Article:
California Employment Law Update

Near the end of 2021, a flurry of decisions that significantly affect employers facing and settling Private Attorneys General Act (PAGA) lawsuits were published. The first two decisions, Uribe v. Crown Building Maintenance Co. (2021) 70 Cal.App.5th 986 and Turrieta v. Lyft, Inc. (2021) 69 Cal.App.5th 955 were decided on the same day–30 September 2021. The last, Moniz v. Adecco USA, Inc. (2021) 72 Cal.App.5th 56, was decided on 30 November 2021. These cases are summarized below:


At issue were two similar PAGA cases: (1) Plaintiff Garibay filed first in Alameda County; and (2) Plaintiff Uribe filed second in Orange County. Both cases involved claims for reimbursement under California Labor Code Section 2802, but under different theories of liability. Garibay alleged failure to reimburse business expenses for cell phone use. Uribe alleged failure to reimburse for uniforms and shoes. The parties went to mediation in Uribe and came to a settlement agreement where Uribe was to file an amended complaint that expanded the settlement beyond the original complaint adding class action allegations and including cell phone use as part of the reimbursement claim.

The trial court approved the settlement, but during the settlement process also granted Garibay intervenor status. Garibay’s intervenor status allowed her to show that she was a party “aggrieved” by the judgment and gave her standing to appeal. On appeal, the settlement was found too broad because Uribe’s PAGA notice did not allege facts regarding use of cell phones as the basis for the reimbursement claim. The court stated, “Uribe’s bare reference to section 2802 and its indemnification requirement was insufficient to preserve a PAGA claim as to cell phone usage because his notice stated no ‘facts’ whatsoever as to that ‘theor[y]’ of an alleged PAGA violation.” The Court further explained that “while even minimal ‘facts and theories’ may constitute proper notice to the LWDA . . . , a PAGA plaintiff is confined to the theories actually identified in the LWDA notice.” As Uribe’s PAGA notice recited facts and theories as to the unreimbursed uniform and shoe theory of liability, it could not be stretched to include an additional theory of liability for unreimbursed cell phone use. As a result, Uribe’s settlement of PAGA claims could not include unreimbursed cell phone costs.


At issue were three overlapping PAGA cases against Lyft, Inc., all brought within several weeks of each other, arguing that Lyft drivers were misclassified as independent contractors–OlsenSeifu, and Turrieta. Although Turrieta was last filed, it settled first and covered virtually the entire release period for the other two pending PAGA actions. The plaintiffs in Olsen and Seifu objected to the Turrieta settlement but the Turrieta trial court denied their motions to intervene and vacate the judgment in the action. The Olsen and Seifu plaintiffs appealed those decisions. The Court of Appeal (Fourth District) affirmed the decisions on the ground that nonparties to the Turrieta action lacked standing because it is the state’s rights, and not the rights of employees, that are at issue in a PAGA action.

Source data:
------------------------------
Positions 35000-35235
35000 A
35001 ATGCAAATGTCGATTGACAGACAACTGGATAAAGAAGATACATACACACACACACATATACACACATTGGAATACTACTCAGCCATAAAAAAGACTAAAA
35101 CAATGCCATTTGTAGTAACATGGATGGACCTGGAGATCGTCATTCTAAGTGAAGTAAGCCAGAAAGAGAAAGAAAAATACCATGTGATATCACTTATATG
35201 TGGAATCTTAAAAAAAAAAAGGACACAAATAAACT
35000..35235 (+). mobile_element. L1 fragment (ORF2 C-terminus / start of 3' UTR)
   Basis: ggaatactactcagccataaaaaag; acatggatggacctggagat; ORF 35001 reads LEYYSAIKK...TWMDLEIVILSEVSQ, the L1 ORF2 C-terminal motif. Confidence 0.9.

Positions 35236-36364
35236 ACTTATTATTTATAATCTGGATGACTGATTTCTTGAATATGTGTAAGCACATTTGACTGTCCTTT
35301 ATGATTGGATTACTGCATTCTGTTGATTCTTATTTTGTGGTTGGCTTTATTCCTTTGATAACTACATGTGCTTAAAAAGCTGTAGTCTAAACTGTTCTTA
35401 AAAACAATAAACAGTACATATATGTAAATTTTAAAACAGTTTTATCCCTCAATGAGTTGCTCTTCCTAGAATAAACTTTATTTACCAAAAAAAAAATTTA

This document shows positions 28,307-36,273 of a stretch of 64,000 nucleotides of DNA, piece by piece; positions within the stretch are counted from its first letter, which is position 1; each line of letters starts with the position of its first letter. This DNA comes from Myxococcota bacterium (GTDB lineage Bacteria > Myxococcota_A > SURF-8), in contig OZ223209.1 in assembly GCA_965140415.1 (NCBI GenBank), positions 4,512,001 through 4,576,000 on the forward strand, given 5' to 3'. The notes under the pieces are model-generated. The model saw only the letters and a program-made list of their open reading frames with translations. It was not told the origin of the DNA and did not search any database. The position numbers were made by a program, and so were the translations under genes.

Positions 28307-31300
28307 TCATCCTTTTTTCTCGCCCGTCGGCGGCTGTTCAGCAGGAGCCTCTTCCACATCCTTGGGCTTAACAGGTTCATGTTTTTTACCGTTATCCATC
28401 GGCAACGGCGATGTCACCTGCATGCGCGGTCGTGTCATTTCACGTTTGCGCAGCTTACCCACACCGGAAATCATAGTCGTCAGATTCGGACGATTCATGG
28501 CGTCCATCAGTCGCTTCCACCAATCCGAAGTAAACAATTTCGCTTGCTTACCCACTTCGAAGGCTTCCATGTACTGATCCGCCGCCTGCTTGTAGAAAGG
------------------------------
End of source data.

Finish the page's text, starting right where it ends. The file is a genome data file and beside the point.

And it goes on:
Parallel PAGA lawsuits were also at issue in this case, where a court allowed one case to settle over the objection of the plaintiff in the parallel lawsuit. In Moniz, the First District Court of Appeal held that a deputized PAGA plaintiff who challenged an overlapping PAGA settlement has standing to appeal the approval of the challenged settlement. In reaching its conclusion, the Moniz court deviated from Uribe, which held that only a plaintiff that is granted intervener status can appeal a PAGA judgment. Moniz also repudiated the Turrieta decision, in which the Second District held that the status of a PAGA plaintiff in one action is not sufficient to provide standing to appeal approval of an allegedly unfair settlement of another PAGA action with overlapping claims. Moreover, the Moniz court also appears to limit the scope of settlements, stating, “. . . because Moniz’s PAGA notice necessarily could not have included unknown or unlisted PAGA claims, Moniz was not authorized under PAGA to act as the agent of the state to execute a release of such claims.”


The cases above indicate that California state courts will only approve PAGA settlements for the theories of liability that are actually plead in the PAGA notice to filed with California’s Labor & Workforce Development Agency (LWDA). Theories that are not plead in those PAGA notices appear to be outside the scope of any settlement. Thus, parties should carefully review any PAGA settlement to make sure its scope is not overbroad.

Defendants may also want to review the PAGA notice to review the facts and theories that would determine the scope of discovery and whether the PAGA notice sets forth the minimal “facts and theories” to support the PAGA claim as required by Labor Code section 2699.3(a)(1)(A).

In addition to these cases, PAGA will be highlighted in 2022 as the U.S. Supreme Court granted certiorari in Moriana v. Viking River Cruises on the issue whether PAGA cases can be subject to arbitration agreements.

Zubair Q Britania

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